Owners of 4WDs and light commercial vehicles should also be careful that they do not exceed the Gross Combined Mass (G.C.M.) of the vehicle. The GCM refers to the maximum vehicle plus its load, including a trailer, is permitted to weigh. It is possible that when a motor vehicle is loaded with, for example, five adults, their luggage and camping gear that the maximum allowable trailer mass has to be reduced so as to not exceed the GCM.


While this may sound a little confusing, it is important that this is considered so as to not void the warranty or insurance.




For a motor vehicle and trailer combination that has a GCM of less than 4.5 tonnes, the posted speed limits apply - unless the manufacturer of the towing vehicle has stipulated a lower towing speed limit.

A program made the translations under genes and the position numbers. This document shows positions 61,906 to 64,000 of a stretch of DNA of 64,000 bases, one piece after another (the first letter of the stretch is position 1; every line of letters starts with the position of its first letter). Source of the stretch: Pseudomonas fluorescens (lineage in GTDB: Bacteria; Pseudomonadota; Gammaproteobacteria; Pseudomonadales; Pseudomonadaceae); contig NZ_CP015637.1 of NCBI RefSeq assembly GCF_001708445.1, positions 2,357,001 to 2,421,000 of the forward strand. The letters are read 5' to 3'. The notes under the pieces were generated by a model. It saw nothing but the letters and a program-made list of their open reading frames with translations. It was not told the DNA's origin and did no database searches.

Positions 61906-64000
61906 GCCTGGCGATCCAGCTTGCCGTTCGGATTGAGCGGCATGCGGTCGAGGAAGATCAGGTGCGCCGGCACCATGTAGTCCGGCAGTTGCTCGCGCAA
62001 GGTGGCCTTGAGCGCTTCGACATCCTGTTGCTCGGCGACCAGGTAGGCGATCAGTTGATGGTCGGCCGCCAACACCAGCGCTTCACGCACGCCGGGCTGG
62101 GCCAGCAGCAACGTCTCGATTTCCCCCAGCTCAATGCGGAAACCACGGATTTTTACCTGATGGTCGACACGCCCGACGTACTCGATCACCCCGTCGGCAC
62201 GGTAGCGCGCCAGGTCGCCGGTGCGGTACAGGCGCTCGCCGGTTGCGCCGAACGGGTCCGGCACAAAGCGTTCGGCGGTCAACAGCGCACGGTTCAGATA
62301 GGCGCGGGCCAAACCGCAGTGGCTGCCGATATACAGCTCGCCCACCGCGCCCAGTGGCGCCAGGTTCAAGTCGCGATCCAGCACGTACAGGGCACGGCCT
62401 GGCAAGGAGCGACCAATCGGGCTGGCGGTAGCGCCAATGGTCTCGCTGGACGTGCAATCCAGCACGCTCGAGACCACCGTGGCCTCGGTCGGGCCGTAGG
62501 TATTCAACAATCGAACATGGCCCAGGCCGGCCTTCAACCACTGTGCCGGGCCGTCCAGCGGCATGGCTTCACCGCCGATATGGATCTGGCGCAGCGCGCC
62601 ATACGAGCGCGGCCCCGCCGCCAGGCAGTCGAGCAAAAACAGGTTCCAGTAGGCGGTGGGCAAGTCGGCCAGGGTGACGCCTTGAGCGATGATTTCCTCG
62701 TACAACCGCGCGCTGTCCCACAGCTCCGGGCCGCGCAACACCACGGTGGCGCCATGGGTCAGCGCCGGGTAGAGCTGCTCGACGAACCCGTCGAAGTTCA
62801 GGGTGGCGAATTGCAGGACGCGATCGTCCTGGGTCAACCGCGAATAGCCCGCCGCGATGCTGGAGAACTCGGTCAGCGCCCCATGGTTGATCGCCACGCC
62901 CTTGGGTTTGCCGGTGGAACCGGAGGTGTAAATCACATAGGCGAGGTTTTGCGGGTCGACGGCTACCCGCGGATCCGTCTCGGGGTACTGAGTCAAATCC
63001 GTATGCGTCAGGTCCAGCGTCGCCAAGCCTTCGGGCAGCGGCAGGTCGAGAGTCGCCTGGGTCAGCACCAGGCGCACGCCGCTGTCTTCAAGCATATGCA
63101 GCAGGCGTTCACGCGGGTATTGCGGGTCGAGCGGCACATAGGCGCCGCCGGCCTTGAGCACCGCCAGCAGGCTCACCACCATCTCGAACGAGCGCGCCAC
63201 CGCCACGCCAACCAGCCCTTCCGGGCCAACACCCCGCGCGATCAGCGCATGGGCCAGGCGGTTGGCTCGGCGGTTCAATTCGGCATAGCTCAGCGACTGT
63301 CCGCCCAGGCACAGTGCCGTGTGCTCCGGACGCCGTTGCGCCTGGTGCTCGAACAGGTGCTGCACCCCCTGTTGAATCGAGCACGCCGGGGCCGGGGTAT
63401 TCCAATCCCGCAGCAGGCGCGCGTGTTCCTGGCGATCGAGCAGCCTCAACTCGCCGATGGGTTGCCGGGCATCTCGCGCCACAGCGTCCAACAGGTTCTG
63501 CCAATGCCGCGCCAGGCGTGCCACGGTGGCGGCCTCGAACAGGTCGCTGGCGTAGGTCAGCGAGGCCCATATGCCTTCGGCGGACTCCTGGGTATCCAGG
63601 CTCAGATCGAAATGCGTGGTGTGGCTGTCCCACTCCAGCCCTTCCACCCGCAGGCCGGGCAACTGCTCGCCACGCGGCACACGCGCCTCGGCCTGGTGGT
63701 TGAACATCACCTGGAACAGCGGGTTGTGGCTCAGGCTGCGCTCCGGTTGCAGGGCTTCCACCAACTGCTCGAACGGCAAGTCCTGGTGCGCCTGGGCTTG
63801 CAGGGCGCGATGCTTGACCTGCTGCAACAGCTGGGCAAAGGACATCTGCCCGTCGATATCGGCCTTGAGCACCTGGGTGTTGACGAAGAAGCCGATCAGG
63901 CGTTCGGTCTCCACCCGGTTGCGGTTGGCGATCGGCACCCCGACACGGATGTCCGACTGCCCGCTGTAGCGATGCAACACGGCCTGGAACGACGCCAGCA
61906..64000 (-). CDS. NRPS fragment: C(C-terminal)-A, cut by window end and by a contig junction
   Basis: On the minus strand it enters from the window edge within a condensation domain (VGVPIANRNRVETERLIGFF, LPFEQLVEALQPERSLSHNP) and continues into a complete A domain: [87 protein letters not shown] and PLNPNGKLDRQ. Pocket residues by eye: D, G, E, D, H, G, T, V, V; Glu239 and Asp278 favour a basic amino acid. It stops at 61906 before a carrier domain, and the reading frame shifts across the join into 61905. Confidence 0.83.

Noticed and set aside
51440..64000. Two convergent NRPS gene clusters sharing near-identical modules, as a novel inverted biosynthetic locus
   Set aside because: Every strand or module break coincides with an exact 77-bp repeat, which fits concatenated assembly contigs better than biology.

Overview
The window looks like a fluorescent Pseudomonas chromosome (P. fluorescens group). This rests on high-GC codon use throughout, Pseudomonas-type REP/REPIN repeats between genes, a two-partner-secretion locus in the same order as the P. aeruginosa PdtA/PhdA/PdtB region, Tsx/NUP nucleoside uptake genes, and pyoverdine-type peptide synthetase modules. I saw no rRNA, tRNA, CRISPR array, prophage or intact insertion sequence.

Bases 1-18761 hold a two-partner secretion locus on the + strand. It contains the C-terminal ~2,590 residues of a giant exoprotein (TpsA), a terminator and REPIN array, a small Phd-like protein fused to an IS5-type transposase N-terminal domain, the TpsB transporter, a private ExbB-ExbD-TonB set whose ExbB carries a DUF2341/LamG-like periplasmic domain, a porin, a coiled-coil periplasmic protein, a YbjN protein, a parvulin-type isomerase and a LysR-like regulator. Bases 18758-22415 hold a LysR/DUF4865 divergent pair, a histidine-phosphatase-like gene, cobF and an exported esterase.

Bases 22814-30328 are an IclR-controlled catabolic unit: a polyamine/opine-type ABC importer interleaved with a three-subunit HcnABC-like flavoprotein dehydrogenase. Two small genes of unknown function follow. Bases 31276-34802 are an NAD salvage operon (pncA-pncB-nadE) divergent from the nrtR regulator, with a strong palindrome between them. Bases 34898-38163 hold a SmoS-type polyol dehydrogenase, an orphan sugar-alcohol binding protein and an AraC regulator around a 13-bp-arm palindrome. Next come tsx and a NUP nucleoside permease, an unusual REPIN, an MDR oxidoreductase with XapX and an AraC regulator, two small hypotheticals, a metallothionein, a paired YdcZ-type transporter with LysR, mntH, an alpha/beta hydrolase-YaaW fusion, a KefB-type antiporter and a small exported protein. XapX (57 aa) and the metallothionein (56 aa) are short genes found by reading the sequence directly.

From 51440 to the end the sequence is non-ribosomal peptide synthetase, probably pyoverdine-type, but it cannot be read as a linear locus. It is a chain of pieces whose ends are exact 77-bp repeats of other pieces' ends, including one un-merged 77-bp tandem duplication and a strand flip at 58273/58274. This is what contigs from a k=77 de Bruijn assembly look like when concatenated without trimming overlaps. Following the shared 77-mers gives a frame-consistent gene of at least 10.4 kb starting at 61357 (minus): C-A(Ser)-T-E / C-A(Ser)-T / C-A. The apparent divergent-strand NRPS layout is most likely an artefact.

While the maximum speed limit in Western Australia is 110 km/h, the maximum for a vehicle towing a trailer, caravan or other vehicle is 100 km/h  reference


You should remember that in some cases motor vehicle manufacturers place speed restrictions on a vehicle when towing over a certain mass. Ford only permits 100km/h if the load is less than 1200 kg. At 1600 kg this drops to 90km/h. The speed further reduces until at 2300 kg, 80km/h is the maximum. Holden takes a similar approach but also ties the vehicle speed to the type of towing equipment fitted. Spending a few minutes reading the trailer towing section in the owners manual is highly recommended.